The GLAIVE includes three RGB zones: the Corsair logo, outline around the top surface, and also the front, seen below. These zones can be configured independently, or kept the same for simplicity’s sake (or your taste’s sake). You can also rotate different colors, which is what I ultimately did (blue and orange, similar to Techgage‘s colors).

Corsair GLAIVE RGB Gaming Mouse - Front View

It’s worth drawing attention to the scroll wheel in the shot above, as it looks much more rugged than most. In testing, I actually found it to be more rugged in that it took a fair bit of pressure to click it in – more so than other mice, but not a problem unless you use that button religiously. The upside of a stiffer button means that you’re less likely to press it in the heat of battle, but conversely, you might end up moving your mouse around when trying to push it in while clicking on something small (etc: a URL to open in a new tab).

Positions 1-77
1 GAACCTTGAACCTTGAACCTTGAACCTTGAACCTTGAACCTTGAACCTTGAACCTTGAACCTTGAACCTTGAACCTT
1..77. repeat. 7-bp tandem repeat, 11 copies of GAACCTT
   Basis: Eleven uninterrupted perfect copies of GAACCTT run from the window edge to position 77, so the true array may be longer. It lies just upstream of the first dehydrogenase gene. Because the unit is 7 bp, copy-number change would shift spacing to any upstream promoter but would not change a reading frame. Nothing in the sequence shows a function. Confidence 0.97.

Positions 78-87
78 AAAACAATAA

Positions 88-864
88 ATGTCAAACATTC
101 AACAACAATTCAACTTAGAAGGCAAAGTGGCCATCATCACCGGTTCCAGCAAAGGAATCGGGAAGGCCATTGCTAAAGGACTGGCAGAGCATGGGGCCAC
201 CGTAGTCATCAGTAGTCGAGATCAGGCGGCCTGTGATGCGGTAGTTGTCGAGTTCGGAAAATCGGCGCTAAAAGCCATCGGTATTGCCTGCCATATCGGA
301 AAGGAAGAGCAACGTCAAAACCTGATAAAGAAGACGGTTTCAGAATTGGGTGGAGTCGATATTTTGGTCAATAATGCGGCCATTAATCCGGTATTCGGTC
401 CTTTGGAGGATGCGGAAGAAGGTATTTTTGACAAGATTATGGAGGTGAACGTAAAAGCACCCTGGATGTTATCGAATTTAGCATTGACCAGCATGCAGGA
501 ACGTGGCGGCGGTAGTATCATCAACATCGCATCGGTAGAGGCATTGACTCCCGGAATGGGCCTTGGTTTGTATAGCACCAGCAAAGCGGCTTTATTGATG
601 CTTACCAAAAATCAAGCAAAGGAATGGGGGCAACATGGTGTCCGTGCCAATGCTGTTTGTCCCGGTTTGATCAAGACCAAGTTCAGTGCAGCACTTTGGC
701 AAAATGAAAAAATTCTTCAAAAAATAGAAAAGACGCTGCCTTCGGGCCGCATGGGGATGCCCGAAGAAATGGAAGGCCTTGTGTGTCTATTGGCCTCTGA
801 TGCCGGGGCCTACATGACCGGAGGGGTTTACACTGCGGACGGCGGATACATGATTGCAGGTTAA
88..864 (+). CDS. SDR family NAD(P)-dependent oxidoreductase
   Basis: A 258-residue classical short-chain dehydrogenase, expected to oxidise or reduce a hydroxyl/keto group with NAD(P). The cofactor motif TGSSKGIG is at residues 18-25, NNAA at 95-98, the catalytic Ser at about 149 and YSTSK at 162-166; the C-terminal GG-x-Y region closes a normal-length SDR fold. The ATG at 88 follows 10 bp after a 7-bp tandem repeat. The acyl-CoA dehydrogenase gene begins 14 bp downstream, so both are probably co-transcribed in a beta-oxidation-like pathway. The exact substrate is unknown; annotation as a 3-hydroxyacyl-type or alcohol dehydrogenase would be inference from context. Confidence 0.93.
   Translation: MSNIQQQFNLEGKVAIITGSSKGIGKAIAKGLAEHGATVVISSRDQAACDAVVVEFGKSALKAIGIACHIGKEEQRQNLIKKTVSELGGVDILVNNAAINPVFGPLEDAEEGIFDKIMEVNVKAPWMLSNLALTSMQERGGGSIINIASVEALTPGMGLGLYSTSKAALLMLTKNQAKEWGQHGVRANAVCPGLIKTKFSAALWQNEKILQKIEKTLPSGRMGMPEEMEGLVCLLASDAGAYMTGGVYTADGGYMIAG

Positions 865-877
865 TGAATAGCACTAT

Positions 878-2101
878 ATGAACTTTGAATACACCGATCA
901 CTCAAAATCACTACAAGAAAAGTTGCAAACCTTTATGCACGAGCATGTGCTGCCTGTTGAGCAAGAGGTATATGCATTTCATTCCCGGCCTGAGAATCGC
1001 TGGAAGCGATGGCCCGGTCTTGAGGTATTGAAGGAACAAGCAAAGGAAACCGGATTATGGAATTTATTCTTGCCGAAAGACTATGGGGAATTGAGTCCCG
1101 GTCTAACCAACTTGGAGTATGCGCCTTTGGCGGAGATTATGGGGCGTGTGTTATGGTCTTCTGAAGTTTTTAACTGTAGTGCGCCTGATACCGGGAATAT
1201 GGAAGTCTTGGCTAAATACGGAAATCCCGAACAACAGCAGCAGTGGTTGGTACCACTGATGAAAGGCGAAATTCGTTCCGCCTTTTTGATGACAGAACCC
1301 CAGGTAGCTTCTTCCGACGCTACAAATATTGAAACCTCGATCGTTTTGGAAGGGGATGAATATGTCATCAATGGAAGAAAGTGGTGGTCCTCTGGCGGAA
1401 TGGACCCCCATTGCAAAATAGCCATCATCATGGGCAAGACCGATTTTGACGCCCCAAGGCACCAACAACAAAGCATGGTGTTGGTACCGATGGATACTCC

Corsair GLAIVE RGB Gaming Mouse - Bottom

To help us wrap up the hardware tour, the shot above shows off the GLAIVE’s PFTE feet, which give a satisfying glide on a cloth mousepad, and a seriously smooth glide on a plastic one. I’ve used both types of mousepads with this mouse, and ultimately, which you choose with this mouse will depend on personal preference. I feel cloth pads give a bit more control, but it’s understandable how a silky smooth pad could improve response time in fast-paced games.

A Look At Corsair’s CUE Software

Similar to the reason I don’t publish photos of the shipping box a product came in, since it’s kind of (read: 100% absolutely) pointless, I rarely feel compelled to provide a picture of a simple software installer, except when I feel absolutely compelled to. They say when a product’s packaging is well-designed, it can fuel excitement in a person before they even power the device on, and well, the same could be said about a software installer. If it looks archaic, people are just going to want to get the process over with, quick.